An Oral History Of Feeding Austin Through The 2021 Texas Freeze


Austin An illustration of a line of people waiting outside a building in the snow while a cook is cooking in the dark to the left.

The remarkable story of how a small group of people on the Austin food scene fed the city during the historic freeze

In February 2021, Winter Storm Uri devastated Texas, leaving 246 dead (a number that is likely an underestimation), 70 percent of the state without power, 50 percent without water — and many with a story of survival. Snow, ice, and freezing temperatures hit an underprepared Central Texas, leaving the region immobilized. Thousands of people suddenly didn’t know how to get their next meal. Who could they turn to?

An audit report from the City of Austin on the response to the winter storm found that the city was not sufficiently prepared and didn’t implement recommendations from previous disasters, like developing a staffing plan for emergencies. Furthermore, the report found the city did not communicate effectively with Austin residents in the days leading up to the storm, resulting in confusion for both citizens and on-the-ground city employees.

Austin’s food community stepped up even while navigating its own struggles. At the time, there were some 10,000 new cases of COVID-19 being reported daily in Texas, and vaccines were not yet available to the general population. Restaurants were limited to 75 percent indoor dining capacity to mitigate virus spread, and many of them were betting on Valentine’s Day events for income after a terrible year. Restaurant workers watched those plans dissolve when the storm began and cancellations started rolling in. Still, they were determined to feed people — even if that meant cooking in the dark.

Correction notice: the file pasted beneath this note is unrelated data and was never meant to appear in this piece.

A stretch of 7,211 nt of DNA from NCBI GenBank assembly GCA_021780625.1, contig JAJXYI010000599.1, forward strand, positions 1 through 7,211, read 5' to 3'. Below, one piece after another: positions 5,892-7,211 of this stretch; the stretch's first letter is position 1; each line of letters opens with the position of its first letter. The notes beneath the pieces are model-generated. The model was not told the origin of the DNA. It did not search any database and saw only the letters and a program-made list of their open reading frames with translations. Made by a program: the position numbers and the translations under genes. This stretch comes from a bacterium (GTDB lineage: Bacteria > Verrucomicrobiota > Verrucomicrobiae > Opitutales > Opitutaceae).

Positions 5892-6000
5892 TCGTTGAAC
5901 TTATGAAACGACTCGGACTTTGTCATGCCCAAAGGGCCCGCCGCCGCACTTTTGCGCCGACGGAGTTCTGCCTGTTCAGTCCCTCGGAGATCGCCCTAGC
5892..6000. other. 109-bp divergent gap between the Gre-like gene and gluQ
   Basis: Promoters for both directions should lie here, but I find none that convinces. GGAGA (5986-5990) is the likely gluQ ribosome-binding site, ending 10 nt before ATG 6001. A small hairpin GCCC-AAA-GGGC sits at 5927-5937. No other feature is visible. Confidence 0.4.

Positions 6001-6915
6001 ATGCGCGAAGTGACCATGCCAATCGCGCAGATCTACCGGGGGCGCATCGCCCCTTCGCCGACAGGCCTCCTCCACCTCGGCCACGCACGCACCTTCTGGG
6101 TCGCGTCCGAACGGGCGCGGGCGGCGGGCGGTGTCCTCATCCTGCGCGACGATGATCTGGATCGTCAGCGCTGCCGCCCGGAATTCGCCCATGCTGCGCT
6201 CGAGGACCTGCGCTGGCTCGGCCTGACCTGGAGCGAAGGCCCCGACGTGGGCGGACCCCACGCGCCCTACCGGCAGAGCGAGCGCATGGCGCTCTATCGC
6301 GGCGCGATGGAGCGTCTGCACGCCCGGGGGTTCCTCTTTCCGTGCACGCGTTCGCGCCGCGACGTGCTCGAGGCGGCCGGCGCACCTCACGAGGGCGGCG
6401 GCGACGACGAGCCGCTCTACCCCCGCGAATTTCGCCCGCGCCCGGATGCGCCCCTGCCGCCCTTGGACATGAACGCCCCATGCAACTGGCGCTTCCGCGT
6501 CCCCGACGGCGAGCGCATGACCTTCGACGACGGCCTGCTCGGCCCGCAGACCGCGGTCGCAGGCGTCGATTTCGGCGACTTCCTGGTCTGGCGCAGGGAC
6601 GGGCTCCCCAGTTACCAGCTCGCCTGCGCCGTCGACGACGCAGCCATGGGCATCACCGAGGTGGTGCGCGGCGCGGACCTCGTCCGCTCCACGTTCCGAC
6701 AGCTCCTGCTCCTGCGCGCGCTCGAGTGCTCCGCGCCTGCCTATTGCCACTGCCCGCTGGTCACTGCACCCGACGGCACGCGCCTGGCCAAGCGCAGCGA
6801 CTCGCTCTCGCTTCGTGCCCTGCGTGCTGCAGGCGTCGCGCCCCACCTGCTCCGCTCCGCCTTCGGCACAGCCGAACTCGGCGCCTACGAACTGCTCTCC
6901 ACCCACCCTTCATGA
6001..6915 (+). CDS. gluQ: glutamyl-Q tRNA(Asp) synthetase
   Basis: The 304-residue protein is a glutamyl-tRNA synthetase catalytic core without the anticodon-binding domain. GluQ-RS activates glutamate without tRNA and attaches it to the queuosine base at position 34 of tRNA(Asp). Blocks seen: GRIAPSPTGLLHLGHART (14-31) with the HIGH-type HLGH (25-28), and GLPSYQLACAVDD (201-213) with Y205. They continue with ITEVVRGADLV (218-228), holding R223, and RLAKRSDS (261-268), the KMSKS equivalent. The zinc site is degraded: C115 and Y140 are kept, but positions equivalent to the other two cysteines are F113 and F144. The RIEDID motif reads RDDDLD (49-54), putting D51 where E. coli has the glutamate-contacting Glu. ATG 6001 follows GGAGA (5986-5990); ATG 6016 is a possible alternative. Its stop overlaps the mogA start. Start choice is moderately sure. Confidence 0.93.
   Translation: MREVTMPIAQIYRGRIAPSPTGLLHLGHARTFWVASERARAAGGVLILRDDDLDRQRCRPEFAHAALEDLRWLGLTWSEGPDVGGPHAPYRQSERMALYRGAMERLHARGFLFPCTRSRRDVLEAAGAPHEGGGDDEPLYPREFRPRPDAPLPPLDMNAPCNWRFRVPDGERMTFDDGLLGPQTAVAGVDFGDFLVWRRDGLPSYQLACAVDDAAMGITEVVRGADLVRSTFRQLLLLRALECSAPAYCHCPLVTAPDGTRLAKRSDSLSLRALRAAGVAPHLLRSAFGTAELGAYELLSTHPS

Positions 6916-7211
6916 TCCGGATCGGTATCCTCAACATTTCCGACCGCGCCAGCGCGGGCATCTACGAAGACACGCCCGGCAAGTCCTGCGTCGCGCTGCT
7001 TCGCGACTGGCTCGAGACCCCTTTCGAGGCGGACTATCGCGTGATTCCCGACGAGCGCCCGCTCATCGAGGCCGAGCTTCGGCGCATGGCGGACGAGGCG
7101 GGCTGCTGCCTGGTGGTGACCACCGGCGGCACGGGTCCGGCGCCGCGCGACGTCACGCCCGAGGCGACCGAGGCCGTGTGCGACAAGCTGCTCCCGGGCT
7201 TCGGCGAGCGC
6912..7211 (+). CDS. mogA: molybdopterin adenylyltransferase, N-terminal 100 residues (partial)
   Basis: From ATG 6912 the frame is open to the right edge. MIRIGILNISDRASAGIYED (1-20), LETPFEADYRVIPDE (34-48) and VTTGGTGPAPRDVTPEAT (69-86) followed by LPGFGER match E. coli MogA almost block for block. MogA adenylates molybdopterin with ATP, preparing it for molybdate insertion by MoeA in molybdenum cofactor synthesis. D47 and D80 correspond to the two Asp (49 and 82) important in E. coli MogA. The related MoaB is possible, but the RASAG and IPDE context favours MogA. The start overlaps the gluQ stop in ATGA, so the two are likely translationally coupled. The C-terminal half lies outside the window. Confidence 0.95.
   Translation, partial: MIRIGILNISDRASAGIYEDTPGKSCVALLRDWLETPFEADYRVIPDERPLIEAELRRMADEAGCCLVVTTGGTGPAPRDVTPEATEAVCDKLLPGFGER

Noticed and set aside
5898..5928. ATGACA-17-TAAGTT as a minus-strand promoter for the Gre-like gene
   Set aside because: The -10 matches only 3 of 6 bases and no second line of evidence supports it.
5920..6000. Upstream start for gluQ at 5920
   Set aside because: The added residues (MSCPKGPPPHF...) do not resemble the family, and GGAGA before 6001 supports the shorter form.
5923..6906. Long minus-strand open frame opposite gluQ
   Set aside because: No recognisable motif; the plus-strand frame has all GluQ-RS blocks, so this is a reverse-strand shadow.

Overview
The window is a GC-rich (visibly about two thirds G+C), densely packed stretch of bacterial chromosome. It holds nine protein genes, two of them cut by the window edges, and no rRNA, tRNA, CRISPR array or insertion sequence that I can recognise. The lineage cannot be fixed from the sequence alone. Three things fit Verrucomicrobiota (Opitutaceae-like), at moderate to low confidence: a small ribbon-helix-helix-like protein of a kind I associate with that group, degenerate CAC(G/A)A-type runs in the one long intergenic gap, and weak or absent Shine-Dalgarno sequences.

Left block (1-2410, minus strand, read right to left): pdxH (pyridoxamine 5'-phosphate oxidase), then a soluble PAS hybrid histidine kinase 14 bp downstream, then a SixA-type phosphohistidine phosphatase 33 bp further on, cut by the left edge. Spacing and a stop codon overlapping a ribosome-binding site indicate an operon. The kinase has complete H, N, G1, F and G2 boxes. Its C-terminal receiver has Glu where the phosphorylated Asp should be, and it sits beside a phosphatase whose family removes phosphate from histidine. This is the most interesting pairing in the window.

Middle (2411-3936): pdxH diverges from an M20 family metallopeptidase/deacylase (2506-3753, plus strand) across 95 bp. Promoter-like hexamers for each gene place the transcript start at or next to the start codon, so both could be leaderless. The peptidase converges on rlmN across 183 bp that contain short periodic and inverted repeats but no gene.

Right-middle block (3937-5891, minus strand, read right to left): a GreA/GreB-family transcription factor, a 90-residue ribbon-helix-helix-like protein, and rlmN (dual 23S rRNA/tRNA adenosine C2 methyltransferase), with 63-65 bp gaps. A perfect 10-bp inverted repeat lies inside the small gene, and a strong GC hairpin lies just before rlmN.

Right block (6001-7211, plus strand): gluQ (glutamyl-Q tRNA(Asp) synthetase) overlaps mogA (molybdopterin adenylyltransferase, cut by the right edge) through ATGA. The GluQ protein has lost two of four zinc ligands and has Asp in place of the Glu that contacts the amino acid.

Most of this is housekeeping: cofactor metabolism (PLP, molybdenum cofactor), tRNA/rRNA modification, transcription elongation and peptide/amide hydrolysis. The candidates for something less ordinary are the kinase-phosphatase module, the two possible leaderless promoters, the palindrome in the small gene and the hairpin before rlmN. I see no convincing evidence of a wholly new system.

The storm pummeled Austin from Saturday, February 13 through Wednesday, February 17, and the frigid temperatures wouldn’t abate until Saturday, February 20. Even after celebrity chef José Andrés’s crisis team World Central Kitchen (WCK) parachuted in and freezing temperatures relented, restaurant workers continued to provide meals to the large swaths of people who needed them. Eater interviewed some of the people who led the effort to keep Austin fed during and after Uri: A handful of public relations professionals, restaurant veterans, library-associates-turned-city-disaster-responders, and others share their experiences of the Texas storm.

These interviews have been lightly edited for clarity.

Before the storm. Texas Gov. Greg Abbott issued a disaster declaration on Thursday, February 12, but city communications were inadequate and news coverage was more focused on staying off roads, rescheduling vaccine appointments, and possible power outages than obtaining supplies.

Jane Ko, blogger, A Taste of Koko: I think all of [my friends] were like, “Oh my gosh, so exciting, a snow day!” I feel like the city had gently recommended you should get supplies.

Katrina Townsend, Austin Public Library associate and former food unit lead for the City of Austin’s Emergency Operations Center, responsible for feeding anyone in the city’s care, particularly those staying in a hotel,

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Written by Nicole

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